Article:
User-friendly apps allow anybody to serve as traffickers for cybercrime syndicates.

4 Min Read
Foreign money in a laundry machine
Source: ronstik via Alamy Stock Photo

Cybercriminals are laundering stolen funds through ordinary people, thanks to a small ecosystem of user-friendly apps that can turn any mobile user into an unwitting money mule.

A new report from Cloud SEK details one such app: "XHelper," an Android platform that connects scammers with citizens of India, whose job is to quickly receive and pass on stolen funds to shadowy third-parties. It sports a clean, user-friendly interface that makes the entire process rather simple, and serves to obscure both the nature of the payments, and who's on the other end of each transaction.

The app is enabling pig butchering, task, loan, and ecommerce scams, and illegal gambling operations, at a massive scale. It currently sports around 37,000 active users with around 16,000 verified bank accounts, and moves a massive 160 million rupees per day (just under US $2 million).

And besides XHelper, CloudSEK researcher Sparsh Kulshehtra notes, "Our research has identified similar schemes in other countries, highlighting the need for a united front against money laundering using unsuspecting individuals."

How XHelper Works

Last summer, Chinese cybercriminals caught around 40,000 individuals in five continents in a loan scam. To obscure so many ill-gotten earnings, they called upon a network of hundreds of thousands of online payment accounts.

This was how researchers first caught whiff that, besides the scam itself, something underneath it was deeply wrong, too. It led them to XHelper, an app designed not just to hide the sources of money, but also its own purpose from its users.

XHelper is distributed online by fake "money transfer" businesses. New members are recruited by "agents" — individuals on Telegram posing as representatives of successful businesses, which need help managing their high volumes of daily transactions. Agents earn bonuses for each new recruit so that the laundering network grows larger and larger and, therefore, more robust.

Like any other gig economy app, recruits register their (payment) information and then begin taking on jobs: in this case, receiving money from one party, and within minutes passing it on to another.

Users earn a cut of the spoils (between 0.2-0.3%), which scales as they complete more jobs, earn good ratings for them, and add more bank accounts. Beginner users might only move 10,000 or 20,000 rupees a day via one or two bank accounts, and earn a few hundred rupees (less than five dollars) for their troubles. The highest-level users move tens of millions in an average day, and earn back thousands. The app's top three users — "shahbaz," "Register26," and "Ranjan1982" — have earned themselves more than 12 million rupees (~$145,000) and counting.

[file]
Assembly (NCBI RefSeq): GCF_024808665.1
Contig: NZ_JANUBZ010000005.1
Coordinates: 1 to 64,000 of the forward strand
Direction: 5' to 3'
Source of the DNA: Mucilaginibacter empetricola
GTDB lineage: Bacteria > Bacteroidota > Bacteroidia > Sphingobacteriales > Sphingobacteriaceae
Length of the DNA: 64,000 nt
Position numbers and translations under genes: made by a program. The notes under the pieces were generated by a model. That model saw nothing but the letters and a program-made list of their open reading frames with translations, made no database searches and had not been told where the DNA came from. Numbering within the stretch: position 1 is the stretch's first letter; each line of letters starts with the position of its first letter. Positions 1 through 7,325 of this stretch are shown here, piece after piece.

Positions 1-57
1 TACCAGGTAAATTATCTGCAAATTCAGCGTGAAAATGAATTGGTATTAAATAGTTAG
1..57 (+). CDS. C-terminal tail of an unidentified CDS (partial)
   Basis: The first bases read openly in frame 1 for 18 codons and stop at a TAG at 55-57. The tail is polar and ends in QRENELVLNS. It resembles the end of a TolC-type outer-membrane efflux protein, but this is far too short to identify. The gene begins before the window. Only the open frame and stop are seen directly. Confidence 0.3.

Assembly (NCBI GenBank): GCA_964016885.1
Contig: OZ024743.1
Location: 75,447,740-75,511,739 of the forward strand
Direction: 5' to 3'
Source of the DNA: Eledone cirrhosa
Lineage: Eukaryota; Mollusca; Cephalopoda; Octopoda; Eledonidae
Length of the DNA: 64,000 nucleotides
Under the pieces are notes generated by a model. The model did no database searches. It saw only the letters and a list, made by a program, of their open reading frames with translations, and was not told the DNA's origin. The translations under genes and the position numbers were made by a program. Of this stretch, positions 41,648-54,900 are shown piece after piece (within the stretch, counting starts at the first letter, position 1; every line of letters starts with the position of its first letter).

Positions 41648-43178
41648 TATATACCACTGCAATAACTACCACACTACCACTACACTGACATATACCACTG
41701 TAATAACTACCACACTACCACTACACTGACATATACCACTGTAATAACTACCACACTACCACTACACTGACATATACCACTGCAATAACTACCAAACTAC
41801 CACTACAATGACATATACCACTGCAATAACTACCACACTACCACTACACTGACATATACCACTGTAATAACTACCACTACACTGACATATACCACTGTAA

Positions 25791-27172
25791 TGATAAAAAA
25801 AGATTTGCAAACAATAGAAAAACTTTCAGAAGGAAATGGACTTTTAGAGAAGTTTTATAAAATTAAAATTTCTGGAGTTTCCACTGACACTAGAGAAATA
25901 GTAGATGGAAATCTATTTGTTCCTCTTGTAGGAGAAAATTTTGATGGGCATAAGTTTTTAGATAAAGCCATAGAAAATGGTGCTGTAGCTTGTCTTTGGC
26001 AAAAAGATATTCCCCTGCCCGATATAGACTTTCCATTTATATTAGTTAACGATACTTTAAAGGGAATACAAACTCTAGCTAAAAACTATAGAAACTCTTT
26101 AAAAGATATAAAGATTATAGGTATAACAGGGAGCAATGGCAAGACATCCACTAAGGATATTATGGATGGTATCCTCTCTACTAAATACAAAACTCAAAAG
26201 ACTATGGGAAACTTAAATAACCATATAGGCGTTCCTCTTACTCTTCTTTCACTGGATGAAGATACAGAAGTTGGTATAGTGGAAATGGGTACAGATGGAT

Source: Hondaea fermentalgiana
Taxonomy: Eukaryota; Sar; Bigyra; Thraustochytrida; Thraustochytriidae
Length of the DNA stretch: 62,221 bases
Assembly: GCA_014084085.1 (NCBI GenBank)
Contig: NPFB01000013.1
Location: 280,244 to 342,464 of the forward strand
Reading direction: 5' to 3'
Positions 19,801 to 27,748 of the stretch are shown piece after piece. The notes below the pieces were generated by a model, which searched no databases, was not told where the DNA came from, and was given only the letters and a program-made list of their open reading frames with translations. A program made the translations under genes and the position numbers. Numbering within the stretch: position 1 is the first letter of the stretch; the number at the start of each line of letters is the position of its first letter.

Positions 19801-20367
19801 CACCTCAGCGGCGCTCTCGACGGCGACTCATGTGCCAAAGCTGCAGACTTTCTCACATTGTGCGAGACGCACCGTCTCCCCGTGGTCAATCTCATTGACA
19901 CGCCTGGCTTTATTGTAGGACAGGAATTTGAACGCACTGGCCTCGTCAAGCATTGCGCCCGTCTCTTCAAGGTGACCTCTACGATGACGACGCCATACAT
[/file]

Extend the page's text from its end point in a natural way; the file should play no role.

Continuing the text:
Can Money Mules Be Stopped?

That regular people are executing large volumes of near-instant money transfers begs the question: Why aren't they getting caught?

Firstly, the app offers a series of helpful tutorials that cover not just how to use its various features — accompanied by cheery stock music — but also how to deal with adverse situations, scored by eerie, more somber tunes.

Most important of them all is a tutorial that guides users in registering corporate bank accounts, by posing as small businesses. These corporate accounts enable them to process high volumes of transactions without raising the kinds of red flags that the same activity would in a personal account.

Mules also have other tricks at their disposal, like using different payment systems for incoming and outgoing transfers. "While funds may enter the mule's account through UPI (a popular Indian payment system), the app instructs them to transfer them out via IMPS (Immediate Payment Service) [an Indian interbank transaction system]. This layering of transfer methods could be an attempt by criminals to obfuscate the transaction history and evade detection by the flagging mechanisms," Kulshehtra explains.

To identify and curb this behavior, Kulshehtra says, banks, governments, and regulators all have a role to play, as do the organizations targeted by these scams.

"Educating employees and customers through training and awareness campaigns empowers them to recognize and avoid these schemes. This combined focus on understanding the threat, strengthening internal defenses, and building user awareness creates a robust shield against cyber scams," he concludes.

About the Author(s)

Nate Nelson, Contributing Writer

Nate Nelson is a freelance writer based in New York City. Formerly a reporter at Threatpost, he contributes to a number of cybersecurity blogs and podcasts. He writes "Malicious Life" -- an award-winning Top 20 tech podcast on Apple and Spotify -- and hosts every other episode, featuring interviews with leading voices in security. He also co-hosts "The Industrial Security Podcast," the most popular show in its field.

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